If your health care provider suspects placenta accreta, he or she will work with you to develop a plan to safely deliver your baby.
In the case of extensive placenta accreta, a C-section followed by the surgical removal of the uterus (hysterectomy) might be necessary. This procedure, also called a cesarean hysterectomy, helps prevent the potentially life-threatening blood loss that can occur if there's an attempt to separate the placenta.
If you have vaginal bleeding during the third trimester, your health care provider might recommend pelvic rest or hospitalization.
Your health care team will include your obstetrician and gynecologist, subspecialists in pelvic surgery, an anesthesia team, and a pediatric team.
Your health care provider will discuss the risks and potential complications associated with placenta accreta. He or she might also also discuss the possibility of your:
- Having a blood transfusion during or after delivery
- Needing to be admitted to the intensive care unit after delivery if you have life-threatening bleeding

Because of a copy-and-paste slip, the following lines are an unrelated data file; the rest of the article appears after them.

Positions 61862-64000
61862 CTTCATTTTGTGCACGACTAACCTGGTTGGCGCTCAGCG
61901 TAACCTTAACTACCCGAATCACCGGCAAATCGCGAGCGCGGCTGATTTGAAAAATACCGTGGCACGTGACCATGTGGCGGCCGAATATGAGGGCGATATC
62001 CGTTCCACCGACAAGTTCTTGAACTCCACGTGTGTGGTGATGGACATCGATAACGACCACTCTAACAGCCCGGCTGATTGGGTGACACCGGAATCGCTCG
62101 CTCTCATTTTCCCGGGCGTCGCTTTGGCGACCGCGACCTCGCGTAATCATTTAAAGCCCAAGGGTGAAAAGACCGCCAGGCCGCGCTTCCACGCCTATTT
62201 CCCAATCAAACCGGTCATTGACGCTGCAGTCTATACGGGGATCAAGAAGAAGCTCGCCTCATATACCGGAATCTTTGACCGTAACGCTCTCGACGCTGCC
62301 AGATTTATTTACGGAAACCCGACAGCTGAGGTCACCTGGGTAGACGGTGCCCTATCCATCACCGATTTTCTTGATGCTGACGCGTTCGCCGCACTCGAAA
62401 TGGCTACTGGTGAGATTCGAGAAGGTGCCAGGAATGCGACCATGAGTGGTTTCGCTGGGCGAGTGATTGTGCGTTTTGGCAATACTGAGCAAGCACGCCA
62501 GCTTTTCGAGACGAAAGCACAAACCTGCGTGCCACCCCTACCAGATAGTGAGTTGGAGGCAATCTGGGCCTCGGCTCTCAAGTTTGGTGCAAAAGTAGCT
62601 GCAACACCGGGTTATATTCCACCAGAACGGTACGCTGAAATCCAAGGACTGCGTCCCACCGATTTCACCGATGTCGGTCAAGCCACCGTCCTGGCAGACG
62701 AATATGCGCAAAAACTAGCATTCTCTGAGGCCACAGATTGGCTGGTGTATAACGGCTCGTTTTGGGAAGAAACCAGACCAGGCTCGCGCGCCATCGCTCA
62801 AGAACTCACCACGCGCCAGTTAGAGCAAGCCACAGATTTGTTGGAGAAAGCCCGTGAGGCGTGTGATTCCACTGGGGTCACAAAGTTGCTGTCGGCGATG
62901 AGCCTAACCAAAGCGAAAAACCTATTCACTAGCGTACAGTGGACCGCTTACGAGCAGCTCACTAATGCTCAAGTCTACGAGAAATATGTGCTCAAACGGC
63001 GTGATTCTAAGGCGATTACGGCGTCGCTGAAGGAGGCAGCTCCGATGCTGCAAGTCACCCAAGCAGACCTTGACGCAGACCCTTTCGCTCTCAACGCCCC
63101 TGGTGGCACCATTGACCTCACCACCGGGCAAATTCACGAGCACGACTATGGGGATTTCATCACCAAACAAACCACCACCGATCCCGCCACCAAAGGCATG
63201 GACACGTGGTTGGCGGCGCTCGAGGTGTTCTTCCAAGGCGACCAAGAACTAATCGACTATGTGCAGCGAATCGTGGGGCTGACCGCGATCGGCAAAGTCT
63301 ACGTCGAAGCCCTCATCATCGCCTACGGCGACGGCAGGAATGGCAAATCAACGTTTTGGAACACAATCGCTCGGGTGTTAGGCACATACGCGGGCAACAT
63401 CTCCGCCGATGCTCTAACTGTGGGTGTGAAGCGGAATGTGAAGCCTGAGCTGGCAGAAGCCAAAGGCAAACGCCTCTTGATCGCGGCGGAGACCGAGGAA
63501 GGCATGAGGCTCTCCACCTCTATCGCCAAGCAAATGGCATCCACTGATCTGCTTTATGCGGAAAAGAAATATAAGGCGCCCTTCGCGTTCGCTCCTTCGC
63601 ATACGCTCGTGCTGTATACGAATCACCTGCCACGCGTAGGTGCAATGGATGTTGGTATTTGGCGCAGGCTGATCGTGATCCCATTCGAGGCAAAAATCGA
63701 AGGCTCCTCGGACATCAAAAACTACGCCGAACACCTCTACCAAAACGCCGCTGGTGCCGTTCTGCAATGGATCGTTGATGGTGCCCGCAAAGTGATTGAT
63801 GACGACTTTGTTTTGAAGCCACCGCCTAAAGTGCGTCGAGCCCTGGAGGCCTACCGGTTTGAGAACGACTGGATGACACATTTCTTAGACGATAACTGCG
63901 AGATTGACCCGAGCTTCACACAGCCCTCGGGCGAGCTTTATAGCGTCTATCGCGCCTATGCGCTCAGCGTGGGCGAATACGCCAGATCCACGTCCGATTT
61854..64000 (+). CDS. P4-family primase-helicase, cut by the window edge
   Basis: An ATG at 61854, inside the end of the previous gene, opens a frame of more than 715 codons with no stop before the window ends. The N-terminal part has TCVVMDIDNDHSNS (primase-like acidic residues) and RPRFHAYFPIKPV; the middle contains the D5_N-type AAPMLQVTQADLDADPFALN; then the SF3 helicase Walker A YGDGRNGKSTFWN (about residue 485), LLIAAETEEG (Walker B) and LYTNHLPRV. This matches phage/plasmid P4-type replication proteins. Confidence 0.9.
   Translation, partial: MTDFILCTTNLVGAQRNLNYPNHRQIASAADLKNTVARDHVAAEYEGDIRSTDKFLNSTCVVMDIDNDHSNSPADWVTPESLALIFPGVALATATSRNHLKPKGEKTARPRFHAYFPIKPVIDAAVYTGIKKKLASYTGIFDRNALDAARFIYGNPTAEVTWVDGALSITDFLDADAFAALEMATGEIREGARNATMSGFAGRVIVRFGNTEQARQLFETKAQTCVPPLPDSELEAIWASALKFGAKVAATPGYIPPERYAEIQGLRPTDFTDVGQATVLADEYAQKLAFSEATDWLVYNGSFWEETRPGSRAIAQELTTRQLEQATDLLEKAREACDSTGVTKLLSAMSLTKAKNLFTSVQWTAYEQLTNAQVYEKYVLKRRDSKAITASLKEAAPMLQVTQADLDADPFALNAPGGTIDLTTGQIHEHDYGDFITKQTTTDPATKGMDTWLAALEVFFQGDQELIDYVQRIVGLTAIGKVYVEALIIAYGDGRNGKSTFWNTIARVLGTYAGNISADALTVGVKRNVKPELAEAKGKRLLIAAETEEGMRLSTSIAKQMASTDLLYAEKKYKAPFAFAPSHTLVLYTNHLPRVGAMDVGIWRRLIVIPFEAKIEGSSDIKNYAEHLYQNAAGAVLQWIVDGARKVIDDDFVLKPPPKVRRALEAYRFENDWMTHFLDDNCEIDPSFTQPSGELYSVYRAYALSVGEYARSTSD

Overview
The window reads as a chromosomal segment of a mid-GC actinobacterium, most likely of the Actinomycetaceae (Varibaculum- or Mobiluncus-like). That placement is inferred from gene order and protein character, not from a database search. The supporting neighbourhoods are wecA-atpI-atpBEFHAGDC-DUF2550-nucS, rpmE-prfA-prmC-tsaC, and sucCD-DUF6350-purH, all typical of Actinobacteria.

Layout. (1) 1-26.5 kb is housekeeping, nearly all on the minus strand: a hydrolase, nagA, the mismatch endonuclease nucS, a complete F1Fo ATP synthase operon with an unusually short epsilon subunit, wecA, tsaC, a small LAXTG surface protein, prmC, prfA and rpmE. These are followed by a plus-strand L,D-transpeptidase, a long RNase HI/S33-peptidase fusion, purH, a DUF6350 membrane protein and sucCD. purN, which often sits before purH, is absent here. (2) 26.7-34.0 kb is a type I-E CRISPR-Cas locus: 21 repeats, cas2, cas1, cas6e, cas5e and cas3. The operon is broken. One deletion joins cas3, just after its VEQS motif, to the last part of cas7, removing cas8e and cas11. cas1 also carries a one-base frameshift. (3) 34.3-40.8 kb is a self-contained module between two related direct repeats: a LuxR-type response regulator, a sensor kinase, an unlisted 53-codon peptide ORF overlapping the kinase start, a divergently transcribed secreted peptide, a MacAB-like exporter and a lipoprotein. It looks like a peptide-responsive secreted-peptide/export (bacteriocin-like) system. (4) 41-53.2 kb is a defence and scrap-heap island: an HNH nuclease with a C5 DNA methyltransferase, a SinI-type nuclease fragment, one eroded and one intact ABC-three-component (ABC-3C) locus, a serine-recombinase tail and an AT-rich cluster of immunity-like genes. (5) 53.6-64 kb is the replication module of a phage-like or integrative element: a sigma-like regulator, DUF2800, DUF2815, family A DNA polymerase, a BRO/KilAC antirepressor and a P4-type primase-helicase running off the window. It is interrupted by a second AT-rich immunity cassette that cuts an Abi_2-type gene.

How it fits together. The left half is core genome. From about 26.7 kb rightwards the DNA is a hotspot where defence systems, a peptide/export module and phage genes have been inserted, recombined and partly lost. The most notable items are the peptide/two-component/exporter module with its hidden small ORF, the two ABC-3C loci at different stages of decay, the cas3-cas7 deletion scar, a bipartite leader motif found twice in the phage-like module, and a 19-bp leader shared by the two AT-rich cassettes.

During your C-section, your health care provider will deliver your baby through an initial incision in your abdomen and a second incision in your uterus. After the delivery, a member of your health care team will remove your uterus — with the placenta still attached — to prevent severe bleeding.
After a hysterectomy, you no longer can become pregnant. If you had planned additional pregnancies in the future, discuss possible options with your health care provider.
Rarely, the uterus and placenta might be kept intact, allowing the placenta to dissolve over time. However, this approach can have serious complications, including:
- Severe vaginal bleeding
- The need for a hysterectomy at a later date
In addition, limited research suggests that women who are able to avoid hysterectomy after having placenta accreta are at risk of complications, including recurrent placenta accreta, with later pregnancies.